I blocked three scarf/shawlish things of various sizes today.
I rarely block, partly because of the types of projects I've done in the past and partly due to laziness, so I still feel like a neophyte blocker.
The foam squares do make the process simpler. They give a surface with traction that eliminates pinning in heavier, less severely blocked things like my giant head wrap scarf thing. I don't worry about getting them wet or sticking pins in them. Despite the solid surface, pieces dry pretty quickly. And the blocks store easily in comparison to a giant blocking board.
The best part, though, is that I already had these. I do exercise videos and other home workouts, so have used them for their original purpose. I had two unopened packages bought at Home Depot.
The foam blocks do have one flaw for blocking knitting -- they attract dust and cat hair like mad.
Speaking of cats, Talitha deeply resented the closure of the door to her window seat. She's been living in that patch of sun for the last couple of days, but I needed to borrow it.
The Silk Dream mini-shawl blocked out from 10"x36" to 15"x47" -- a perfect size for it's intended use of Symphony Hall air conditioning protection. I used waste yarn to straighten the ends, blocking wires on the long sides, and a few T-pins to hold things down until dry.
The waste yarn got tested for color fastness, then threaded through the shawl before soaking in warm water and Eucalon for about 15 minutes. I gently squished out much of the water while the thing was still in the sink, then rolled in a towel and stomped. If you look closely, the fuzz of the yarn increased just noticeably; not bad for a soft yarn.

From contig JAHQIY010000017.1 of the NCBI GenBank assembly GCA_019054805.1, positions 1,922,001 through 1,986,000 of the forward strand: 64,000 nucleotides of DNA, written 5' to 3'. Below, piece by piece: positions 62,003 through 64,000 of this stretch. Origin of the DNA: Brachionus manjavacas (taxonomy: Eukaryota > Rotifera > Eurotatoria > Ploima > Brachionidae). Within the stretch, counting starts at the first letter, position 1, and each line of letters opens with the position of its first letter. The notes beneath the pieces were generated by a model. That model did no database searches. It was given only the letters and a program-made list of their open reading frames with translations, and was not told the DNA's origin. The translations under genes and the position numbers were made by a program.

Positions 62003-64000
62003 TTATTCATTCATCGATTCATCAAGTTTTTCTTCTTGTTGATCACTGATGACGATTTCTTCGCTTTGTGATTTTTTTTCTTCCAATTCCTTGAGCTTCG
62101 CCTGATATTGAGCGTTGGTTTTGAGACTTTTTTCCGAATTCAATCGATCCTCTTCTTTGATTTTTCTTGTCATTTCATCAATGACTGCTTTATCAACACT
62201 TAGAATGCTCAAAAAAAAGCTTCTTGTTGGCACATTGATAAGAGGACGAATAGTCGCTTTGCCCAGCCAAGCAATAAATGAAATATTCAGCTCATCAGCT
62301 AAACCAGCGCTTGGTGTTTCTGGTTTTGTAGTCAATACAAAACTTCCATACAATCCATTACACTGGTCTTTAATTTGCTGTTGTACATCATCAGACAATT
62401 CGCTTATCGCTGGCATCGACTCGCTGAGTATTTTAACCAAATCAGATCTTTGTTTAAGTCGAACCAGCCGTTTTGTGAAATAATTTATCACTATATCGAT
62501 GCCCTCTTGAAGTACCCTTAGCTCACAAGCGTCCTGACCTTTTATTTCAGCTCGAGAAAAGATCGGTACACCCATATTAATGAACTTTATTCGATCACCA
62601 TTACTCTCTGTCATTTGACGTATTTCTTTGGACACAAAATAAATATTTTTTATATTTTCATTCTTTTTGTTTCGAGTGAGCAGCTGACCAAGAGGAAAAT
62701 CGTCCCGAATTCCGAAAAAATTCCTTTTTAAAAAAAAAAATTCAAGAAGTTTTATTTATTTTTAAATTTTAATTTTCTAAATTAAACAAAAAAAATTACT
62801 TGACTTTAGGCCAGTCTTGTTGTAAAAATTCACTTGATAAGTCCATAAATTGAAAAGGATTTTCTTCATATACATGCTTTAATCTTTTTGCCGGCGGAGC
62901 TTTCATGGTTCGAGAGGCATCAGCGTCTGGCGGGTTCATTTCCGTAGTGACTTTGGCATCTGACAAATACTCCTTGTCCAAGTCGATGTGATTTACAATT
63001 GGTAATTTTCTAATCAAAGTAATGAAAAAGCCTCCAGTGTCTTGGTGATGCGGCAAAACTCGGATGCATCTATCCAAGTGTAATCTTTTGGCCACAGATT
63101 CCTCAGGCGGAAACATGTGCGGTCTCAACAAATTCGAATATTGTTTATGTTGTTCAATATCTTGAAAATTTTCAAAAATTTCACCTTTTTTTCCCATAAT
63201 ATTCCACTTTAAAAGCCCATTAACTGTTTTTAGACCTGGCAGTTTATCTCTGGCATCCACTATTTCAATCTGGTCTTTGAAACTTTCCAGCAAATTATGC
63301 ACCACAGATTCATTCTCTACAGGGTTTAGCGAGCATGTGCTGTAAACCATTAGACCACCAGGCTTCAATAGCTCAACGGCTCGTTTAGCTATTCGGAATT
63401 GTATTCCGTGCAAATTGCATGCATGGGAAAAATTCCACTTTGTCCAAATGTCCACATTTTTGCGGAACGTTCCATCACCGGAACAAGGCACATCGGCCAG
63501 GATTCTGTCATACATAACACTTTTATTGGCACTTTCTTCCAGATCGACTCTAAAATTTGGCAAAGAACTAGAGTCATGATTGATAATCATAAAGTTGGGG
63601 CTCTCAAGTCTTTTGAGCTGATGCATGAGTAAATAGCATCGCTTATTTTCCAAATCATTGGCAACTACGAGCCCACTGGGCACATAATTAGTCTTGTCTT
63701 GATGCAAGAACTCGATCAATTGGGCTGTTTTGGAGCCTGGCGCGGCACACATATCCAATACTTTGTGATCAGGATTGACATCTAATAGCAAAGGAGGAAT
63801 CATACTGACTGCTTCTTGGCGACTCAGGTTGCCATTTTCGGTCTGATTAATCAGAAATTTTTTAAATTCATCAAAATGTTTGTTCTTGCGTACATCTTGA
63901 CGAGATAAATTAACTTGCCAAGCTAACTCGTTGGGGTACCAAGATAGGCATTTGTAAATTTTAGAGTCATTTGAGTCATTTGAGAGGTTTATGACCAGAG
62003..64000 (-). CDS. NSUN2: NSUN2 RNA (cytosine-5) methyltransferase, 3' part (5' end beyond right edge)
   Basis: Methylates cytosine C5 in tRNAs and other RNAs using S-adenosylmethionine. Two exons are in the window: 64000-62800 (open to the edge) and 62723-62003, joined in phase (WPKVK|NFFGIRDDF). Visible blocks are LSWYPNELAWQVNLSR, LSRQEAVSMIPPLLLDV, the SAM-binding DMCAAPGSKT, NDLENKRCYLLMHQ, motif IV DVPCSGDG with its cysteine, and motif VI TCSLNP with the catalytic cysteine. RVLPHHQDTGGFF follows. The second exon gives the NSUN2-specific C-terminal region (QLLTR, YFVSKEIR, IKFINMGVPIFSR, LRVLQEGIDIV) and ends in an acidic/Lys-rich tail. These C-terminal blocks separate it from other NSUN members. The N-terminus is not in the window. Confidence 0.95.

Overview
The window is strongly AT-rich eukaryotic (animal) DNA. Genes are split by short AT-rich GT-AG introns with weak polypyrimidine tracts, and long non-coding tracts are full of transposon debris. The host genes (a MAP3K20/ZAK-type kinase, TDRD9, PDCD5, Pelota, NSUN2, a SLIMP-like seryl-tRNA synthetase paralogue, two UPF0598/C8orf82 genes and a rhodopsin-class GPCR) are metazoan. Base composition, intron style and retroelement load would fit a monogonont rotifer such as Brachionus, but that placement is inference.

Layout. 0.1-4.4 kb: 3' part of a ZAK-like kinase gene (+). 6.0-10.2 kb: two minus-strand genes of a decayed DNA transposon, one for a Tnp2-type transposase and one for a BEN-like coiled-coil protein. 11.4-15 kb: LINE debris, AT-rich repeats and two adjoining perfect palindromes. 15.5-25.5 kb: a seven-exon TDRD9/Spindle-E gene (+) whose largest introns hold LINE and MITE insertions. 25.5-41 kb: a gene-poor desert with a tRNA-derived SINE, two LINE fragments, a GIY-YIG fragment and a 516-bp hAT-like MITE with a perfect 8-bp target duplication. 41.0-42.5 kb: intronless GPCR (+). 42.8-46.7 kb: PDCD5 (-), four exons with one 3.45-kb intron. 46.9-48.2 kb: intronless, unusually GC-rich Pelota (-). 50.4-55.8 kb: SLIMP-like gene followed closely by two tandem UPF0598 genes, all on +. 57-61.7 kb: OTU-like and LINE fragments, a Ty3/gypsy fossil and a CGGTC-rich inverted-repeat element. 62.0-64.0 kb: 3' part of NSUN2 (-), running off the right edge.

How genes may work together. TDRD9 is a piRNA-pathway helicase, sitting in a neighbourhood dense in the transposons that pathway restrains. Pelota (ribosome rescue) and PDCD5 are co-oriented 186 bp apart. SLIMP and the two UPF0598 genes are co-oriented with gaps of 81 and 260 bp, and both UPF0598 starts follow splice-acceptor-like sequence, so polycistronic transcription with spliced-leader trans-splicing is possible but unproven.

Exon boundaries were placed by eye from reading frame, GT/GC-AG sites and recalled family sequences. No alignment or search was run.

I believe this counts as my first finished and blocked lace. I knit a lace scarf in Jo Sharp DK based on a shawl from Interweave Knits in, oh, I think Summer of 2003. There were a few mistakes and it really needed to be longer. Recently I looked for it but only found the extra yarn I got for the lengthening neatly stashed with left-over yarns. I think I may have trashed the piece in an organizational frenzy I went through a couple of years ago.
The other piece is a "scarf" I did in March/April when I had just picked up knitting again after almost two years waylaid by other things. I had caught a virus that went around here this Spring with the most prominent symptom being complete fog-brainification. Even on this simple piece, I dropped a stitch and didn't notice for a few rows three different times. Also, I have an extra YOK2tog about half way through the thing that I sewed up such that it's not too obvious. That I didn't catch until halfway through the edging, so too late to correct.
Last winter we had several periods of freezing and below temperatures -- more than usual in Seattle. Since I now live downtown and walk most places, my one big heavy shawl worked overtime as a large head and shoulders wrap over my down jacket. This piece makes another choice ready before the next such cold snap -- probably not for three years as I'm now prepared.
This is Tahki Bunny Paint with Classic Elite's Montera llama and wool blend for the crocheted edge. I just steam ironed it right on the foam until it was well enough straightened and flattened, then let it dry.
My Koigu Moebius got blocked on the ironing board as Cat recommends. Actually, it's still blocking, on it's sixth and last reposition. I didn't go for a severe block as I want this drapey and casual. I can reblock if it needs more. The folding-over of the edge does seem cured.
I now feel both virtuous and Knitterly-with-a-capital-K. I'll do yarn reviews of these projects over the next couple of days.